1. Prove that if $$a+b \ge 0$$ and $$ab \ge 0$$, then $$a \ge 0$$ and $$b \ge 0$$.
2. Prove that for all integers $$a$$ and $$b$$, $$a^2 - 4ab \ne 2$$.
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### Problem 1
If $$a+b \ge 0$$ and $$ab \ge 0$$, then $$a \ge 0$$ and $$b \ge 0$$.
#### Scratchwork
Direct proof? Hmm, not sure if it works.\
Contrapositive? Maybe:
> If $$a < 0$$ or $$b < 0$$, then $$a + b < 0$$ or $$ab < 0$$.
"$$a < 0$$ or $$b < 0$$" sounds like splitting the proof into *cases*. Plausible?\
Examples: $$a = -1$$, $$b = -1$$. Then $$ab = 1 > 0$$ but $$a + b = -2 < 0$$. More generally, if $$a < 0$$ and $$b \le 0$$ then $$a + b \le a + 0 = a < 0$$. What if $$b > 0$$? Then $$ab < 0$$ (multiplying positive and negative number).
#### Proof.
We will prove the contrapositive,
> If $$a < 0$$ or $$b < 0$$, then $$a + b < 0$$ or $$ab < 0$$.
There are two cases: $$a < 0$$ and $$b < 0$$.
Case $$a < 0$$:\
There are two subcases: $$b \le 0$$ and $$b > 0$$. If $$a < 0$$ and $$b \le 0$$ then $$a + b \le a + 0 = a < 0$$. If $$a < 0$$ and $$b > 0$$ then $$ab < 0$$.
Case $$b < 0$$:\
There are two subcases: $$a \le 0$$ and $$a > 0$$. If $$b < 0$$ and $$a \le 0$$ then $$a + b \le 0 + b = b < 0$$. If $$b < 0$$ and $$a > 0$$ then $$ab < 0$$.
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### Problem 2
For all integers $$a$$ and $$b$$, $$a^2 - 4ab \ne 2$$.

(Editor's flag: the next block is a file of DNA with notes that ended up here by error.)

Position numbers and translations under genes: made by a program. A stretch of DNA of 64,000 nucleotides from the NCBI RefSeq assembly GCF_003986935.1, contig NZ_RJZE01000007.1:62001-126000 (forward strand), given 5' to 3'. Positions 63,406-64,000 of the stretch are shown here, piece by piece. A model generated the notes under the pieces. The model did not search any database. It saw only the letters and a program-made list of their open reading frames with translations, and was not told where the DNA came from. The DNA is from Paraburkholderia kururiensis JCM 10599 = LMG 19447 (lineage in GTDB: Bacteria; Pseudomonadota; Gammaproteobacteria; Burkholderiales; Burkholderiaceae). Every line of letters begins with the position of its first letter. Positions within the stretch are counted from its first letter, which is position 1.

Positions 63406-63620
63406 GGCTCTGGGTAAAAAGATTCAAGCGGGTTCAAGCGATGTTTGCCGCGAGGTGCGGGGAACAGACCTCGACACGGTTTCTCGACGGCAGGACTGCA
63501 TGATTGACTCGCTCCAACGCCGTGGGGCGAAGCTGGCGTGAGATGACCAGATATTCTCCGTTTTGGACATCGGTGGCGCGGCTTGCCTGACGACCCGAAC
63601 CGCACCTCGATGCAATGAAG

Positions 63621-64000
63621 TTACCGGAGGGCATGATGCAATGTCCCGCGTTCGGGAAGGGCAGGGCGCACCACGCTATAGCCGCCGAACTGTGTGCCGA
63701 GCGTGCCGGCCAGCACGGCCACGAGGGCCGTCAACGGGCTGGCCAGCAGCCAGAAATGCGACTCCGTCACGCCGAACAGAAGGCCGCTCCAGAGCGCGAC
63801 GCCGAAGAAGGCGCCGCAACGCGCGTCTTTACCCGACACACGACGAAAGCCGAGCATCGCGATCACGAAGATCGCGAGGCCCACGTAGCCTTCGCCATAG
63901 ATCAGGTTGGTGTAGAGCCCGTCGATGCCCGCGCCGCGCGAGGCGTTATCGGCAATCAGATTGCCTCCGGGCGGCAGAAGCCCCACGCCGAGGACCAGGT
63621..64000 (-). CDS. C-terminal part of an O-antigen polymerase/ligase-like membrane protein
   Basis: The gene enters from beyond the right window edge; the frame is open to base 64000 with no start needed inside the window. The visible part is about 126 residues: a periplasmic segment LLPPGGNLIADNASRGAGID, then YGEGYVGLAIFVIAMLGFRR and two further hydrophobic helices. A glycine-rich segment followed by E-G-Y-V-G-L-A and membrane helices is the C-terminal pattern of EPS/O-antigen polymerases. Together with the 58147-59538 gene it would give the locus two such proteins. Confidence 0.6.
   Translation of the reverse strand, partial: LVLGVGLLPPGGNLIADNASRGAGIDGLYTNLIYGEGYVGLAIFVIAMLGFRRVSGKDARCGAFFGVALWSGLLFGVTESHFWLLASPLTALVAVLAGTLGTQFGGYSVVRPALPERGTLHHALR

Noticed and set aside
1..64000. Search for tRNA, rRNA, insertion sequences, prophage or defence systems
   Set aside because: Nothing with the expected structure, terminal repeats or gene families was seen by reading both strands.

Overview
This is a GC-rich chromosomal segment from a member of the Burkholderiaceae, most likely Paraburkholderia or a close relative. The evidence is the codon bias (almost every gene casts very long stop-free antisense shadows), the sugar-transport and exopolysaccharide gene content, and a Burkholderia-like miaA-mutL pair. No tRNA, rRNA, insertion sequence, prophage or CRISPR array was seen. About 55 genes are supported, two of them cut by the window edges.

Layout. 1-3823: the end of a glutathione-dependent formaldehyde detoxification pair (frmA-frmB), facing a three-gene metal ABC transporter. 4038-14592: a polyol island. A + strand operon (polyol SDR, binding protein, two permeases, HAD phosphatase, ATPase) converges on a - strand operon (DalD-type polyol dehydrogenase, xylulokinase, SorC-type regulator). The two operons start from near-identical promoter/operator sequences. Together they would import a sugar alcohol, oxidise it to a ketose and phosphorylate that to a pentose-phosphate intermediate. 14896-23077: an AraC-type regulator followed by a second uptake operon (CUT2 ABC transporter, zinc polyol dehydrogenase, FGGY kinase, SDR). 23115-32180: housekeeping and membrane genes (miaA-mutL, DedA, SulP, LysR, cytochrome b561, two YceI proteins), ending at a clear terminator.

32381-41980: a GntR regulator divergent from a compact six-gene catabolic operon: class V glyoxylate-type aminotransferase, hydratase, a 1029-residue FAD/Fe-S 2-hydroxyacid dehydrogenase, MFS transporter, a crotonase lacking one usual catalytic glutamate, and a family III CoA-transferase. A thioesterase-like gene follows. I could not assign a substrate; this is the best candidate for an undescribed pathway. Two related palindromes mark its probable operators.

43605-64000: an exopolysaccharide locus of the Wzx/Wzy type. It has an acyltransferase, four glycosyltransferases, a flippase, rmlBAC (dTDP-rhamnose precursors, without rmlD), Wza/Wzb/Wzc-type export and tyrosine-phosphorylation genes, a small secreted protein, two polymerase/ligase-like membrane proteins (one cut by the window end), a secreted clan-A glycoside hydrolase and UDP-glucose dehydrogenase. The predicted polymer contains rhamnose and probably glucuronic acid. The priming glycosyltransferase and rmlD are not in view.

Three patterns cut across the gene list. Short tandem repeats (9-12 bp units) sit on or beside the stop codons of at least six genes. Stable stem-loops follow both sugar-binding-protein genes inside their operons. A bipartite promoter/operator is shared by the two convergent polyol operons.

(Two different proofs)
#### Proof 1.
For the sake of contradiction, assume $$a^2 - 4ab = 2$$.\
Rearranging, we get $$a^2 = 2 - 4ab = 2(1-2ab)$$. The definition of even numbers now says that $$a^2$$ is even. Proposition 7 of the Proof notes says that if $$a^2$$ is even, then $$a$$ is even. By definition of even numbers, there exists an integer $$k$$ such that $$a = 2k$$.\
Going back to the original statement, we have $$2 = a^2 - 4ab = (2k)^2 - 4ab = 4k^2 - 4ab = 4(k^2 - ab)$$, or $$2 = 4(k^2 - ab)$$. Simplifying, we get $$1 = 2(k^2 - ab)$$, which means that $$1$$ is an even number, contradicting the fact that $$1$$ is odd.
We conclude that $$a^2 - 4ab \ne 2$$.
#### Scratchwork
When working with integers, it is often helpful to do cases where $$x < 0$$, $$x = 0$$, $$x > 0$$; or cases where $$x$$ is even, $$x$$ is odd. Let's try the latter.
#### Proof 2.
There are two cases: $$a$$ is even and $$a$$ is odd.
Case $$a$$ is even:\
By definition of even numbers, there exists an integer $$k$$ such that $$a = 2k$$. Then $$a^2 - 4ab = (2k)^2 - 4ab = 4k^2 - 4ab = 4(k^2 - ab)$$. So $$a^2 - 4ab$$ is a multiple of $$4$$. Since we know $$2$$ is not a multiple of $$4$$, $$a^2 - 4ab \ne 2$$.
Case $$a$$ is odd:\
By definition of odd numbers, there exists an integer $$k$$ such that $$a = 2k + 1$$. Then $$a^2 - 4ab = (2k + 1)^2 - 4ab = 4k^2 + 4k + 1 - 4ab = 2(2k^2 + 2k - 2ab) + 1.$$\
So $$a^2 - 4ab$$ is also an odd number. Since we know that $$2$$ is even, $$a^2 - 4ab \ne 2$$.
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